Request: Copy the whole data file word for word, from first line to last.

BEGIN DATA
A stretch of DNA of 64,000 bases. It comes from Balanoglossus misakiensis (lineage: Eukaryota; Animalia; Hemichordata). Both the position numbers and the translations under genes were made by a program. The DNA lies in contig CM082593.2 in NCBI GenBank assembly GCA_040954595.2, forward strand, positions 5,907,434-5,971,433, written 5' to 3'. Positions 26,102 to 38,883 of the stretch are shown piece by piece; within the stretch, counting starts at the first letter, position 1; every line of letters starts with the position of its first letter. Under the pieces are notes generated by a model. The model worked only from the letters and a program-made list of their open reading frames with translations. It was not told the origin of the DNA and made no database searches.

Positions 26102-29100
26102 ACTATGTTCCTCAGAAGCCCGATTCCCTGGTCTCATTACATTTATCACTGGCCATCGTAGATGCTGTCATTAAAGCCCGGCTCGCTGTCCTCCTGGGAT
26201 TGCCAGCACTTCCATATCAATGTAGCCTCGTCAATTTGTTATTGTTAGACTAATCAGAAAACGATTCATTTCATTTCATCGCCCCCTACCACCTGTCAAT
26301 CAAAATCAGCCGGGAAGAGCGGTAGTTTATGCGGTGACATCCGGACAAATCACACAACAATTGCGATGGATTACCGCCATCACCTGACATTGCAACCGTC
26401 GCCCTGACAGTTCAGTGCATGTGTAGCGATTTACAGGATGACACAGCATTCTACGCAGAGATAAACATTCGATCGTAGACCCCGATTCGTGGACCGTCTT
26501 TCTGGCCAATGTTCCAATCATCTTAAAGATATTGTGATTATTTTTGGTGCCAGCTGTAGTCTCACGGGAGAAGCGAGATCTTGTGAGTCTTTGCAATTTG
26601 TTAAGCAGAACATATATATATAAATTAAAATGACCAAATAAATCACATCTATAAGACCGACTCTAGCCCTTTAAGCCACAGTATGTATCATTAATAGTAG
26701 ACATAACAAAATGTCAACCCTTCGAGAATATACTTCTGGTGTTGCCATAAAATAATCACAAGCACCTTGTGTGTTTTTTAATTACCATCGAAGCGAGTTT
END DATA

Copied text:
A stretch of DNA of 64,000 bases. It comes from Balanoglossus misakiensis (lineage: Eukaryota; Animalia; Hemichordata). Both the position numbers and the translations under genes were made by a program. The DNA lies in contig CM082593.2 in NCBI GenBank assembly GCA_040954595.2, forward strand, positions 5,907,434-5,971,433, written 5' to 3'. Positions 26,102 to 38,883 of the stretch are shown piece by piece; within the stretch, counting starts at the first letter, position 1; every line of letters starts with the position of its first letter. Under the pieces are notes generated by a model. The model worked only from the letters and a program-made list of their open reading frames with translations. It was not told the origin of the DNA and made no database searches.

Positions 26102-29100
26102 ACTATGTTCCTCAGAAGCCCGATTCCCTGGTCTCATTACATTTATCACTGGCCATCGTAGATGCTGTCATTAAAGCCCGGCTCGCTGTCCTCCTGGGAT
26201 TGCCAGCACTTCCATATCAATGTAGCCTCGTCAATTTGTTATTGTTAGACTAATCAGAAAACGATTCATTTCATTTCATCGCCCCCTACCACCTGTCAAT
26301 CAAAATCAGCCGGGAAGAGCGGTAGTTTATGCGGTGACATCCGGACAAATCACACAACAATTGCGATGGATTACCGCCATCACCTGACATTGCAACCGTC
26401 GCCCTGACAGTTCAGTGCATGTGTAGCGATTTACAGGATGACACAGCATTCTACGCAGAGATAAACATTCGATCGTAGACCCCGATTCGTGGACCGTCTT
26501 TCTGGCCAATGTTCCAATCATCTTAAAGATATTGTGATTATTTTTGGTGCCAGCTGTAGTCTCACGGGAGAAGCGAGATCTTGTGAGTCTTTGCAATTTG
26601 TTAAGCAGAACATATATATATAAATTAAAATGACCAAATAAATCACATCTATAAGACCGACTCTAGCCCTTTAAGCCACAGTATGTATCATTAATAGTAG
26701 ACATAACAAAATGTCAACCCTTCGAGAATATACTTCTGGTGTTGCCATAAAATAATCACAAGCACCTTGTGTGTTTTTTAATTACCATCGAAGCGAGTTT